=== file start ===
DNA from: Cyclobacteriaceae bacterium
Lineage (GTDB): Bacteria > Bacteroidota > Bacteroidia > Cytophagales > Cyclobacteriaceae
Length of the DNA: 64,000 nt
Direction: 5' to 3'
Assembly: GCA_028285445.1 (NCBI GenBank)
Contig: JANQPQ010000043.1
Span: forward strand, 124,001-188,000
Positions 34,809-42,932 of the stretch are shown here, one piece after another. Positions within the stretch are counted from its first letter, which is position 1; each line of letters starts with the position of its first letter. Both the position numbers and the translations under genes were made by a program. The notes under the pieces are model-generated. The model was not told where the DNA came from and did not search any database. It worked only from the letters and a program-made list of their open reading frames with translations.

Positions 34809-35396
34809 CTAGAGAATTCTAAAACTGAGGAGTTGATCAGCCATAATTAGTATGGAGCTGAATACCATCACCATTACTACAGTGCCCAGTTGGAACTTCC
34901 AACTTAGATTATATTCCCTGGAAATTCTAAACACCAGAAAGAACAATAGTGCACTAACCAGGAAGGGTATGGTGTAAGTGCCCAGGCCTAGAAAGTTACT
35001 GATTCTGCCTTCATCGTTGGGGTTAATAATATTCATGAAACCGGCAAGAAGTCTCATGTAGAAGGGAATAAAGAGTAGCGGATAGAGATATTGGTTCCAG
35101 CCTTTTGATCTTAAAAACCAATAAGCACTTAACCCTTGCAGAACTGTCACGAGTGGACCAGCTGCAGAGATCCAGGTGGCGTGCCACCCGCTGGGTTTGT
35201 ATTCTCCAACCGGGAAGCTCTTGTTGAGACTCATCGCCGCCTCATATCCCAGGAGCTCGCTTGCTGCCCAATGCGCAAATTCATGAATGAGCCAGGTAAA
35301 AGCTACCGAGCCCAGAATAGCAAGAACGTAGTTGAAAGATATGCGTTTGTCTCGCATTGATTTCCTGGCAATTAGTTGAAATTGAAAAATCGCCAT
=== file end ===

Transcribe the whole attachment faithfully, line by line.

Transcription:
DNA from: Cyclobacteriaceae bacterium
Lineage (GTDB): Bacteria > Bacteroidota > Bacteroidia > Cytophagales > Cyclobacteriaceae
Length of the DNA: 64,000 nt
Direction: 5' to 3'
Assembly: GCA_028285445.1 (NCBI GenBank)
Contig: JANQPQ010000043.1
Span: forward strand, 124,001-188,000
Positions 34,809-42,932 of the stretch are shown here, one piece after another. Positions within the stretch are counted from its first letter, which is position 1; each line of letters starts with the position of its first letter. Both the position numbers and the translations under genes were made by a program. The notes under the pieces are model-generated. The model was not told where the DNA came from and did not search any database. It worked only from the letters and a program-made list of their open reading frames with translations.

Positions 34809-35396
34809 CTAGAGAATTCTAAAACTGAGGAGTTGATCAGCCATAATTAGTATGGAGCTGAATACCATCACCATTACTACAGTGCCCAGTTGGAACTTCC
34901 AACTTAGATTATATTCCCTGGAAATTCTAAACACCAGAAAGAACAATAGTGCACTAACCAGGAAGGGTATGGTGTAAGTGCCCAGGCCTAGAAAGTTACT
35001 GATTCTGCCTTCATCGTTGGGGTTAATAATATTCATGAAACCGGCAAGAAGTCTCATGTAGAAGGGAATAAAGAGTAGCGGATAGAGATATTGGTTCCAG
35101 CCTTTTGATCTTAAAAACCAATAAGCACTTAACCCTTGCAGAACTGTCACGAGTGGACCAGCTGCAGAGATCCAGGTGGCGTGCCACCCGCTGGGTTTGT
35201 ATTCTCCAACCGGGAAGCTCTTGTTGAGACTCATCGCCGCCTCATATCCCAGGAGCTCGCTTGCTGCCCAATGCGCAAATTCATGAATGAGCCAGGTAAA
35301 AGCTACCGAGCCCAGAATAGCAAGAACGTAGTTGAAAGATATGCGTTTGTCTCGCATTGATTTCCTGGCAATTAGTTGAAATTGAAAAATCGCCAT